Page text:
• Widens their horizons and raises aspirations about the world of work, and further and higher education,
  • Makes our students more aware of, and engaged with, their local, national and international communities,
  • Helps students recognise that personal development is essential to well-being and success,
  • Allows our students to make the relevant progression from the primary phase to the tertiary phase particularly in the core areas of English, mathematics and sciences.
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Curriculum Model

In Key Stage 3 the curriculum is designed to build on the learning experiences that children had in their primary schools. We cover the KS3 national curriculum in Year’s 7 & 8, and transition into Key Stage 4 during Year 9.

We provide in school specialist alternate provision for those most vulnerable students. But all students follow a broad curriculum, one sharply focussed on closing any gaps in learning.   Every year we work with our primary feeders to adapt the curriculum to meet the need of learners.

All students, in all year groups, have access to PDL (through tutor activities, assemblies and a specifically constructed lessons).  This addresses age related topics around 6 broad core themes. 

In KS3 we assess students using a mastery model of attainment.  This move away from the national curriculum levels has allowed subjects to develop new curricula with a much stronger focus on deepening knowledge, and developing skills. 

All students are required to study History and Geography in Years 7 and 8, with a large proportion choosing to continue studying these subjects in Years 9, 10 and 11.  The vast majority of students are expected to continue to study Spanish, French or German at Key Stage 4 so that they have the opportunity to obtain the full EBacc suite of qualification.  In addition, we have a rich options framework leading to high value academic and vocational qualifications.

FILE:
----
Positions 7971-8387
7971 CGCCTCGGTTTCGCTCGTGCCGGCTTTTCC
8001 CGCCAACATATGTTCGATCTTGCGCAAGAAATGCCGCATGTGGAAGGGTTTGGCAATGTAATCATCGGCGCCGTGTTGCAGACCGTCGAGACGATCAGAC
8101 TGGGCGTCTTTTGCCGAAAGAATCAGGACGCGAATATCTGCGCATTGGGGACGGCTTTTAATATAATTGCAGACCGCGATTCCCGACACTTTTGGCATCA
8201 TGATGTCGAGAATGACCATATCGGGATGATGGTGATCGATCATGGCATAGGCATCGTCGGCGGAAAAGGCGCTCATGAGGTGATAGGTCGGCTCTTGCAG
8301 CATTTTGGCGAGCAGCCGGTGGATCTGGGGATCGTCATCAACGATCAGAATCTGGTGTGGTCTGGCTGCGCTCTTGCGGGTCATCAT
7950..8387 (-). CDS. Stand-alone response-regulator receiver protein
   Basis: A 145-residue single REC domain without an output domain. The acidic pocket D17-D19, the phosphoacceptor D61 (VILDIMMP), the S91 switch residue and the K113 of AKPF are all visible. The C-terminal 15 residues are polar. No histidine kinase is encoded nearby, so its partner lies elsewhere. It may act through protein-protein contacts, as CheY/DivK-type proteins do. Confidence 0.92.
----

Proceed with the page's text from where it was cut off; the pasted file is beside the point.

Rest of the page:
Moving into Key Stage 4, our strong core entitlement incorporates compulsory Physical Education, Religious Education (both of which are assessed in Year 10), as well as English, Mathematics and Science.   Options, or choices, allow students to transition into Key Stage 4 and select subjects suited to their individual ambitions and needs.

Teaching and learning is the core purpose of all schools and The Henry Cort Community College devotes a considerable amount of its professional development resources on promoting personalised learning, independent learning, key skills and basic skills.  Students are actively encouraged to take responsibility for their own learning, using Personalised Learning Checklists to act on areas of weaknesses.  The programme of study expects each subject to invest 10% of their curriculum time to target specific subject strands which individuals have found more challenging. 

We work in partnership with external alternative providers to facilitate opportunities for students who need to be re-engaged in education. Each follow a unique programme but do provide a core offer of at least English and maths. Our external providers can include the following.

  • Second/Oarsome Chance,
  • Military Mentors,
  • Wessex Dance,
  • The Key or Bridge,
  • Spring Garden Lane,
  • Place to Learn,
  • Portsmouth Football Club
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Religious Education and Collective Worship

Religious Education is provided in college under guidelines set out in the 1988 Education Reform Act and in accordance with statutory requirements.  The approach used is multicultural and multi-faith with an emphasis on Christianity.  Henry Cort Community College has church affiliation and follows programmes of study that are reviewed by the Standing Advisory Council for Religious Education (SACRE).  All students follow these programmes of study throughout Key Stage 3 and Key Stage 4.  At Key Stage 4 all students complete a full course GCSE in Religious Studies. There is a programme of regular whole-college, house and year group assemblies, supplemented by form tutor periods which are in mixed ages.